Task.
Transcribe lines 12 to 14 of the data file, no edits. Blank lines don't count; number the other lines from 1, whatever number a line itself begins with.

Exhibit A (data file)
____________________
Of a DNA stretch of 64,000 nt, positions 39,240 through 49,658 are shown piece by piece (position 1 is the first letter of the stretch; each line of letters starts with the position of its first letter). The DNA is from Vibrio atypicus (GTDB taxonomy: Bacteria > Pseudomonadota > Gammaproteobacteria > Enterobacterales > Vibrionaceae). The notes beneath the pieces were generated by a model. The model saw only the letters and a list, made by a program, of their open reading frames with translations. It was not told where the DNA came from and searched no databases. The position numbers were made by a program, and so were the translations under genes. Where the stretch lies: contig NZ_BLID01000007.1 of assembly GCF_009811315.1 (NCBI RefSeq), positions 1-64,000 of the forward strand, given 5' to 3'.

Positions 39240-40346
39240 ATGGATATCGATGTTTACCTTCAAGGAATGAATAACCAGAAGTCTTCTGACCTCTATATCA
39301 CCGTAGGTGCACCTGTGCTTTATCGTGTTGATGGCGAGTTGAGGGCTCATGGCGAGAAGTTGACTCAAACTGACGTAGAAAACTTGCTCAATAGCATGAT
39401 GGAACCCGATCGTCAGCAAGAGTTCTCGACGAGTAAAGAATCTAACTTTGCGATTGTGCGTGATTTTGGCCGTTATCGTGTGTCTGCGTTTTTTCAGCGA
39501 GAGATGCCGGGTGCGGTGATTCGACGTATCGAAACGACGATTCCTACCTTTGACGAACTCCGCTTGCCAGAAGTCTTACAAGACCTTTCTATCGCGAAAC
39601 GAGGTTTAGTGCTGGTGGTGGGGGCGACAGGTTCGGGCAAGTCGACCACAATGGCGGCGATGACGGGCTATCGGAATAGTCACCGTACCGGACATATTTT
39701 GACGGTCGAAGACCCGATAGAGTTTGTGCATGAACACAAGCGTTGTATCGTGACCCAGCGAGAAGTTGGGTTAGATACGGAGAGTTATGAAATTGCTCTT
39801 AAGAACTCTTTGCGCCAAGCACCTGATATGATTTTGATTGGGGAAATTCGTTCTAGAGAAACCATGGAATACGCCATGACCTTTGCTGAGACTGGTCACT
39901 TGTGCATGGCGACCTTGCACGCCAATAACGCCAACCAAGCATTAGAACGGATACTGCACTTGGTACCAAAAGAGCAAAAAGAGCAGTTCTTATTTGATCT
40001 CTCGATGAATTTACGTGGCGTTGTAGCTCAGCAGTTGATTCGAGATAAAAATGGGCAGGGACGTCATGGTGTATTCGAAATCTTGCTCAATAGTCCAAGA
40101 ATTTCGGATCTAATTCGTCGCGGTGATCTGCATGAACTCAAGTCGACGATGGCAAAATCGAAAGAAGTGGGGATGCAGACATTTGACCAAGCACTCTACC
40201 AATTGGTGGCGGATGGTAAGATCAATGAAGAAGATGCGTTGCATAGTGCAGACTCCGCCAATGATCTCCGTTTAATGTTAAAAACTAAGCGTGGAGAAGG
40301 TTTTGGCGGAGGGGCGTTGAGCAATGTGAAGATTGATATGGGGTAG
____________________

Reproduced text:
40101 ATTTCGGATCTAATTCGTCGCGGTGATCTGCATGAACTCAAGTCGACGATGGCAAAATCGAAAGAAGTGGGGATGCAGACATTTGACCAAGCACTCTACC
40201 AATTGGTGGCGGATGGTAAGATCAATGAAGAAGATGCGTTGCATAGTGCAGACTCCGCCAATGATCTCCGTTTAATGTTAAAAACTAAGCGTGGAGAAGG
40301 TTTTGGCGGAGGGGCGTTGAGCAATGTGAAGATTGATATGGGGTAG